Adventure beckons, in this enduring family favorite, for Pacific Northwest kids once they get wind of pirate’s booty buried under their neck of the woods — sending them tumbling through junior-Indiana-Jones-style close calls and face-offs. The teen septet includes Josh Brolin (in his screen debut), Kerri Green (Lucas), and Martha Plimpton. Chris Columbus scripted from a story by executive producer Steven Spielberg; the theme song is belted out by Cyndi Lauper.
I Walked with a Zombie
Jacques Tourneur, 1943, U.S., 69m, 35mm
After Cat People, Tourneur and producer Val Lewton reteamed with film editor Mark Robson and composer Roy Webb for another shiver-inducing tale of the supernatural, forging the screen template for zombie depictions a quarter-century before it was refitted with the walking/living dead. The sunny Caribbean provides little respite for nurse Frances Dee as she proposes radical therapy for spellbound Christine Gordon while pining for the latter’s husband Tom Conway.
Picnic at Hanging Rock [Director's Cut]
Peter Weir, 1975, Australia, 108m, 35mm
The great Weir’s career breakthrough came with this lulling yet roiling fugue into the female psyche as it exists in the material world. Based on Joan Lindsay’s novel — itself purportedly inspired by an actual unsolved case — and breathtakingly shot on Australian locations by BAFTA Award-winning cinematographer Russell Boyd. In 1900, a boarding school for women run by Rachel Roberts sets a field trip from which three students and a teacher do not return…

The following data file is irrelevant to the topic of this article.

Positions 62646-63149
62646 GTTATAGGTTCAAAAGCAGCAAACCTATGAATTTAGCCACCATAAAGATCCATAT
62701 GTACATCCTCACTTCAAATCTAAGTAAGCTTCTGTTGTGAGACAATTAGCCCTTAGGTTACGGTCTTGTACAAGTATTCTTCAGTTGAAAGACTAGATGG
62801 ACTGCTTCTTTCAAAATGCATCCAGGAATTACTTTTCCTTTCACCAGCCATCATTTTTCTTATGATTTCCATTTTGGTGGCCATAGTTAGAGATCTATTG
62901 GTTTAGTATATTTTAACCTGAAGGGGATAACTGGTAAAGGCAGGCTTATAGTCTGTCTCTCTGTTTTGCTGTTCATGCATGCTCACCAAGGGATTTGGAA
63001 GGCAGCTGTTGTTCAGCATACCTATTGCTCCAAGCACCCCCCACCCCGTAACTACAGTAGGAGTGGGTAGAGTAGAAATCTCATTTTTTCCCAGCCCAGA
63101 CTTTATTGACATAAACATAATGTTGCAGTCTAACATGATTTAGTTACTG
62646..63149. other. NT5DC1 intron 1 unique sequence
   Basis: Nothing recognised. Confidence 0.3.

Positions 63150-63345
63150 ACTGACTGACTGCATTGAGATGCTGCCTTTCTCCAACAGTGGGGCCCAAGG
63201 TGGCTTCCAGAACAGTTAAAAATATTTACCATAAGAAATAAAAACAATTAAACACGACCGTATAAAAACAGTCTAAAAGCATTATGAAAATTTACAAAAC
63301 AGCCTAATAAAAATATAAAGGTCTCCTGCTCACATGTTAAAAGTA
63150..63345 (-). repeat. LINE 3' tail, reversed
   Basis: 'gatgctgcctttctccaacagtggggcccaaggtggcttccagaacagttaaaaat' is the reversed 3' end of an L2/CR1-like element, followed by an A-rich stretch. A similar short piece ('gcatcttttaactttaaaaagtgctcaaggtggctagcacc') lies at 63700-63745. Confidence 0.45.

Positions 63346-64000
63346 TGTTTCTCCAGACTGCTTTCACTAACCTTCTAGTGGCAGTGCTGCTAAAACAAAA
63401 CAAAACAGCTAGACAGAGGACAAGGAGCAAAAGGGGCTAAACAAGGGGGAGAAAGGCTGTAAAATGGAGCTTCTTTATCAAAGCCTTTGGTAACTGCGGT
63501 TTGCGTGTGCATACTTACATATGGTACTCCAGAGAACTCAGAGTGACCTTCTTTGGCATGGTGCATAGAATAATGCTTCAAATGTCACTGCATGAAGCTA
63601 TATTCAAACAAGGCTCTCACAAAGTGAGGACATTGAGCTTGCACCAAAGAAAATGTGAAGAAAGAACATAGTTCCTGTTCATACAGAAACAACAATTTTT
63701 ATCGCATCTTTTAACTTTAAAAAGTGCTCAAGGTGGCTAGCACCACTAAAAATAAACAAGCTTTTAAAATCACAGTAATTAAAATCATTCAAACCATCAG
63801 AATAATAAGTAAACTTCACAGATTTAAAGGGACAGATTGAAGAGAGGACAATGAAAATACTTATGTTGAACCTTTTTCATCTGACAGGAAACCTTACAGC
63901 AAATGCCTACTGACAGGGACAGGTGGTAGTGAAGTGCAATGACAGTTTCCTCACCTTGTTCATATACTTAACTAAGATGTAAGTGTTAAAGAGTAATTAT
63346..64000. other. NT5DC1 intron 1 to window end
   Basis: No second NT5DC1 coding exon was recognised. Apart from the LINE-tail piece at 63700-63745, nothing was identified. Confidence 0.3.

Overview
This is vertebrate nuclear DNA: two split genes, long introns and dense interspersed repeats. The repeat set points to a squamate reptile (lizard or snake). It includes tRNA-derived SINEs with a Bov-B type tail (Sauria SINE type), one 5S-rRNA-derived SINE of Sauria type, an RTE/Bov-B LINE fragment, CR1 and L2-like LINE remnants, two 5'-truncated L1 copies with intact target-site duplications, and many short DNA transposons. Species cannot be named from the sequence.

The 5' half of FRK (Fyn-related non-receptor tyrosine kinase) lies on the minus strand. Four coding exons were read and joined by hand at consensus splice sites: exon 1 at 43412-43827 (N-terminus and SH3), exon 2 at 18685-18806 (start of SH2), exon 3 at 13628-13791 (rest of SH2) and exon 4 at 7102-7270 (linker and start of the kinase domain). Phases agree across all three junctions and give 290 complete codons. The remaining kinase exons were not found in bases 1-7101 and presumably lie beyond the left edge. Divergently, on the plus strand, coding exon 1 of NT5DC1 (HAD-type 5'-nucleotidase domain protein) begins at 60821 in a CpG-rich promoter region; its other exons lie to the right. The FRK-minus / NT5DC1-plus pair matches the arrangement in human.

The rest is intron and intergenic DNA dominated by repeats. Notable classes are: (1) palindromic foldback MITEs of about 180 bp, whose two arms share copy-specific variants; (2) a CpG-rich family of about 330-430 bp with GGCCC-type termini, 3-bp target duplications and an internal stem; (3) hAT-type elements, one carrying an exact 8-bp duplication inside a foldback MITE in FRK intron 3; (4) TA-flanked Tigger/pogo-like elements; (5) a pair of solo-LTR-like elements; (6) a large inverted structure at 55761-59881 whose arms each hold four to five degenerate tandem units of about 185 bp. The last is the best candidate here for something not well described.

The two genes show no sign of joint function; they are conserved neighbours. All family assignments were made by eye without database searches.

The Serpent and the Rainbow
Wes Craven, 1988, U.S., 98m, 35mm
Anthropologist Wade Davis’ hotly debated book became the basis for one of Craven’s most divisive chillers. New England professor Bill Pullman visits Haiti to investigate reports of a powerful pharmaceutical tied to rogue magic and/or suspended animation, encountering presumed warlock Zakes Mokae and civil unrest. With Cathy Tyson (Mona Lisa), Paul Winfield (Sounder), Theresa Merritt (The Wiz), and beloved UK genre films staple Michael Gough.
Opens Fri January 24
Bertrand Bonello, France, 103m, DCP
For his eighth feature, Bertrand Bonello (Saint Laurent, Nocturama) masterfully injects new life into the well trod-upon zombie genre with a tale that criss-crosses between generations and hemispheres, the dead and the undead. Drawing from the true story of Clairvius Narcisse, who was reportedly zombified in 1962 Haiti and put to work in the sugarcane fields, Bonello tracks between the past and present-day Paris, where Narcisse’s (fictional) granddaughter struggles to fit in with the other (predominantly white) girls at her prestigious boarding school. With bewitching cinematography by Yves Cape (Holy Motors) and a hypnotic electro score (written by Bonello), Zombi Child offers a phantasmagorical mix of traditional Haitian mythology and haunted contemporary youth. A Film Movement release
In French, Haitian, and English with English subtitles
Official Selection: Cannes Film Festival, New York Film Festival
“Bonello leaves us hypnotised and hungrily begging for more.”
—Little White Lies